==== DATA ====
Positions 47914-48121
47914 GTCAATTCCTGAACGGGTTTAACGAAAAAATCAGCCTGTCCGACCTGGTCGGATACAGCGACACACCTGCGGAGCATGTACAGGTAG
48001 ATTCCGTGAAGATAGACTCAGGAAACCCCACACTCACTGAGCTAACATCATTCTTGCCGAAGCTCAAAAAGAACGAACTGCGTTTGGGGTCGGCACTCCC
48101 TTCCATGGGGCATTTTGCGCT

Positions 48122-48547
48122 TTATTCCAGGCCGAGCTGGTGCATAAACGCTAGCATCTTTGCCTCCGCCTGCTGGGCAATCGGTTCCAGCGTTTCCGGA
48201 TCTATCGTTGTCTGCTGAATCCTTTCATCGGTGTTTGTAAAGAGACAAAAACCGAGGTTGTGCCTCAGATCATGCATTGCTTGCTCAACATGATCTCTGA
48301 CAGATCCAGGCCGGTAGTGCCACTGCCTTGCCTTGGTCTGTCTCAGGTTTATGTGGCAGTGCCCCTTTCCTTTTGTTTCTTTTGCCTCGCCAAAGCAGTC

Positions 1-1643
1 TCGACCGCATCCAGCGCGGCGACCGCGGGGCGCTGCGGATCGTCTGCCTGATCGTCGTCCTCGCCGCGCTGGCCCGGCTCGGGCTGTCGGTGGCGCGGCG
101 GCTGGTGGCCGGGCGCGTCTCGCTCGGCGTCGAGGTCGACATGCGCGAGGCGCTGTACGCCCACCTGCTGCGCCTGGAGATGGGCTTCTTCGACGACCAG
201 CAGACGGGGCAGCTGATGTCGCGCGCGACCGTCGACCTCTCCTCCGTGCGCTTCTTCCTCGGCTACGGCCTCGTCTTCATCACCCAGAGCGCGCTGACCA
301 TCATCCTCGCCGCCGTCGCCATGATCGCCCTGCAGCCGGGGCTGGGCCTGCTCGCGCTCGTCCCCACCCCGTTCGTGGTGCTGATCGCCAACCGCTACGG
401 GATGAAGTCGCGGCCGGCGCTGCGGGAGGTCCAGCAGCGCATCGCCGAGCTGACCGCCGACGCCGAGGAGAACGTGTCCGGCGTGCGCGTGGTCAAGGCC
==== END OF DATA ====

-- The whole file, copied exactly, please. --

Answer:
Positions 47914-48121
47914 GTCAATTCCTGAACGGGTTTAACGAAAAAATCAGCCTGTCCGACCTGGTCGGATACAGCGACACACCTGCGGAGCATGTACAGGTAG
48001 ATTCCGTGAAGATAGACTCAGGAAACCCCACACTCACTGAGCTAACATCATTCTTGCCGAAGCTCAAAAAGAACGAACTGCGTTTGGGGTCGGCACTCCC
48101 TTCCATGGGGCATTTTGCGCT

Positions 48122-48547
48122 TTATTCCAGGCCGAGCTGGTGCATAAACGCTAGCATCTTTGCCTCCGCCTGCTGGGCAATCGGTTCCAGCGTTTCCGGA
48201 TCTATCGTTGTCTGCTGAATCCTTTCATCGGTGTTTGTAAAGAGACAAAAACCGAGGTTGTGCCTCAGATCATGCATTGCTTGCTCAACATGATCTCTGA
48301 CAGATCCAGGCCGGTAGTGCCACTGCCTTGCCTTGGTCTGTCTCAGGTTTATGTGGCAGTGCCCCTTTCCTTTTGTTTCTTTTGCCTCGCCAAAGCAGTC

Positions 1-1643
1 TCGACCGCATCCAGCGCGGCGACCGCGGGGCGCTGCGGATCGTCTGCCTGATCGTCGTCCTCGCCGCGCTGGCCCGGCTCGGGCTGTCGGTGGCGCGGCG
101 GCTGGTGGCCGGGCGCGTCTCGCTCGGCGTCGAGGTCGACATGCGCGAGGCGCTGTACGCCCACCTGCTGCGCCTGGAGATGGGCTTCTTCGACGACCAG
201 CAGACGGGGCAGCTGATGTCGCGCGCGACCGTCGACCTCTCCTCCGTGCGCTTCTTCCTCGGCTACGGCCTCGTCTTCATCACCCAGAGCGCGCTGACCA
301 TCATCCTCGCCGCCGTCGCCATGATCGCCCTGCAGCCGGGGCTGGGCCTGCTCGCGCTCGTCCCCACCCCGTTCGTGGTGCTGATCGCCAACCGCTACGG
401 GATGAAGTCGCGGCCGGCGCTGCGGGAGGTCCAGCAGCGCATCGCCGAGCTGACCGCCGACGCCGAGGAGAACGTGTCCGGCGTGCGCGTGGTCAAGGCC